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I went down to the front garden and clumb over the stile where you go through the high board fence. There was an inch of new snow on the ground, and I seen somebody's tracks. They had come up from the quarry and stood around the stile a while, and then went on around the garden fence. It was funny they hadn't come in, after standing around so. I couldn't make it out. It was very curious, somehow. I was going to follow around, but I stooped down to look at the tracks first. I didn't notice anything at first, but next I did. There was a cross in the left boot-heel made with big nails, to keep off the devil. (4.4)
Huck’s father is also a superstitious man. Check out our "Character Analysis" of Pap for more on him.
Miss Watson's nigger, Jim, had a hair-ball as big as your fist, which had been took out of the fourth stomach of an ox, and he used to do magic with it. He said there was a spirit inside of it, and it knowed everything. So I went to him that night and told him pap was here again, for I found his tracks in the snow. What I wanted to know was, what he was going to do, and was he going to stay? Jim got out his hair-ball and said something over it, and then he held it up and dropped it on the floor. (4.21)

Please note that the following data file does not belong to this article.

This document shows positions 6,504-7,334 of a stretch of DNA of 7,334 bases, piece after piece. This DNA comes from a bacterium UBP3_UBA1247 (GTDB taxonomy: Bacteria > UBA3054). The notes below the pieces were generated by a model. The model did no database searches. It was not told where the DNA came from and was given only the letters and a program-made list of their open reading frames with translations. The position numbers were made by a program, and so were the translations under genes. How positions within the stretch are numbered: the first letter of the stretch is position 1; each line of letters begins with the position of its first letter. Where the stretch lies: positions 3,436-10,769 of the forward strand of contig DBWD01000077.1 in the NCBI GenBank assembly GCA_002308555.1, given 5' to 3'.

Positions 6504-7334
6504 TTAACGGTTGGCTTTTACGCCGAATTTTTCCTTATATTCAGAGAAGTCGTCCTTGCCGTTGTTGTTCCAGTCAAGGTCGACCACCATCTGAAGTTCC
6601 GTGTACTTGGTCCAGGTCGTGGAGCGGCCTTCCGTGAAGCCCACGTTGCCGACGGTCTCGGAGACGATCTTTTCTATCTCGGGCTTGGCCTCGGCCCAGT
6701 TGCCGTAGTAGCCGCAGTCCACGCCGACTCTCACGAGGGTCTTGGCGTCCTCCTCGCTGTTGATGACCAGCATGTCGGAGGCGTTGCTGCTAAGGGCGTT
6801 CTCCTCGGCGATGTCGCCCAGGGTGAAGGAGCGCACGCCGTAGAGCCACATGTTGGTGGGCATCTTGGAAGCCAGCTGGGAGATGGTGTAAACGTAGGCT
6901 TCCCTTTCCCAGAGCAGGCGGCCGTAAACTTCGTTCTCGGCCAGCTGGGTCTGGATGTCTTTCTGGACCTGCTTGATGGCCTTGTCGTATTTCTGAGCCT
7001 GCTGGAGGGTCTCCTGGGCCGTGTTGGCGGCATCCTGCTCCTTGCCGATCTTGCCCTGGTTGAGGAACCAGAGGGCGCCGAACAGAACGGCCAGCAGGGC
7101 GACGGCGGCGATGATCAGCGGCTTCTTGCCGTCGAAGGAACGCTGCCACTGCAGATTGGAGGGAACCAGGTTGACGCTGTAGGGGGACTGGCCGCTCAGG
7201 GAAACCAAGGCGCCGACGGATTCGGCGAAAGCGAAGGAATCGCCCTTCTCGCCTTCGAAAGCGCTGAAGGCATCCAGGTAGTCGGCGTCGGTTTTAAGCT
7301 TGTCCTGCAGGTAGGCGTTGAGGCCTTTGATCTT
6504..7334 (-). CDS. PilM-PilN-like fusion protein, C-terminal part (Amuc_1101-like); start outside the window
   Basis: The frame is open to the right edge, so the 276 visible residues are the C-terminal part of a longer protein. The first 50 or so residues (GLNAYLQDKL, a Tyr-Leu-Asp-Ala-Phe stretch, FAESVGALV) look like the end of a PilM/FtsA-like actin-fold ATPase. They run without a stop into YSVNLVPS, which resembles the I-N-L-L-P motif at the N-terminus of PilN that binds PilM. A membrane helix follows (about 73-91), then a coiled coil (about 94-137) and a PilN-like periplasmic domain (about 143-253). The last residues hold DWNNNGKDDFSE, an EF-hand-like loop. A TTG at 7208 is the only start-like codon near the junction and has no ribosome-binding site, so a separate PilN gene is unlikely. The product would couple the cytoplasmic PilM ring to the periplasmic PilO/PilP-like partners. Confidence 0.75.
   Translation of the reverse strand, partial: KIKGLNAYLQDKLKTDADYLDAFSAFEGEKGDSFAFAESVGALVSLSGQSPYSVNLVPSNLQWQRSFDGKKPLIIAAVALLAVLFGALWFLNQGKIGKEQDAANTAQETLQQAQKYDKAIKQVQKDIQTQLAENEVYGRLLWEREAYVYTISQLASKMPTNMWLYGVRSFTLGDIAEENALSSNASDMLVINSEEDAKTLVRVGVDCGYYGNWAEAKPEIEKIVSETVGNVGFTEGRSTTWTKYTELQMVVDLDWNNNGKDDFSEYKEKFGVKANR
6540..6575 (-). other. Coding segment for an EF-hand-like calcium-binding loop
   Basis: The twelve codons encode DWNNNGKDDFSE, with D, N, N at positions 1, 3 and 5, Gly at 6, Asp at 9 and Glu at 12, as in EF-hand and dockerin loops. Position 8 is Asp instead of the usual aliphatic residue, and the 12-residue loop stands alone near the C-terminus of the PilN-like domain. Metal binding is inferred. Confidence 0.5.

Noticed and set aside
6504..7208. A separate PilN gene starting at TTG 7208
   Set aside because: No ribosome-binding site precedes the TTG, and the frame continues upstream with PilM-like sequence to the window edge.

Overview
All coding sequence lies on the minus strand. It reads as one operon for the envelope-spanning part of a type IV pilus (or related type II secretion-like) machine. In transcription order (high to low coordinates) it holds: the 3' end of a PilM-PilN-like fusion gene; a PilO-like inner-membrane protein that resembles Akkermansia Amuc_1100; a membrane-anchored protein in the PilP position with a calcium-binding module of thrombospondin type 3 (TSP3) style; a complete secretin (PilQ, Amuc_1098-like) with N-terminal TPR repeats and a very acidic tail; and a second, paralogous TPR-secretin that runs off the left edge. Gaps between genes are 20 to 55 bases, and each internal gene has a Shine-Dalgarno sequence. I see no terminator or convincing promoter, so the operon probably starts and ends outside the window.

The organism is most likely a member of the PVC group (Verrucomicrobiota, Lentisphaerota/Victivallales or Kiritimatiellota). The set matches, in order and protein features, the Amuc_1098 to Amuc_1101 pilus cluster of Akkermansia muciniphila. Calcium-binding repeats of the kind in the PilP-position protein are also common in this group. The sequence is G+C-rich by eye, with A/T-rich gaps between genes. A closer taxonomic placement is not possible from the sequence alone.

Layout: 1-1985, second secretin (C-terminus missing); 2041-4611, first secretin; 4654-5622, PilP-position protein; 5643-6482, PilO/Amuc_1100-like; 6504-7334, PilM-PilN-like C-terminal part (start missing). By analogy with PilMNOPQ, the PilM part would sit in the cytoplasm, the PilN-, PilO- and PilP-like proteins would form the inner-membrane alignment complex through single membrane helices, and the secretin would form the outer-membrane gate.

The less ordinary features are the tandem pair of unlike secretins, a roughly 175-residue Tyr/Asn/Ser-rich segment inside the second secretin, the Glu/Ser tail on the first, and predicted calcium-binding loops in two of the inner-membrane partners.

Jim is Huck’s main source of superstitious beliefs.
Jim put the quarter under the hair-ball, and got down and listened again. This time he said the hair-ball was all right. He said it would tell my whole fortune if I wanted it to. I says, go on. So the hair-ball talked to Jim, and Jim told it to me. (4.22)
Jim and Huck are both rendered vulnerable by their superstitions. Superstitious beliefs are something that they both believe in to explain what they otherwise find inexplicable. Huck and Jim follow their superstitious beliefs blindly; they must obey the rules, or else be punished.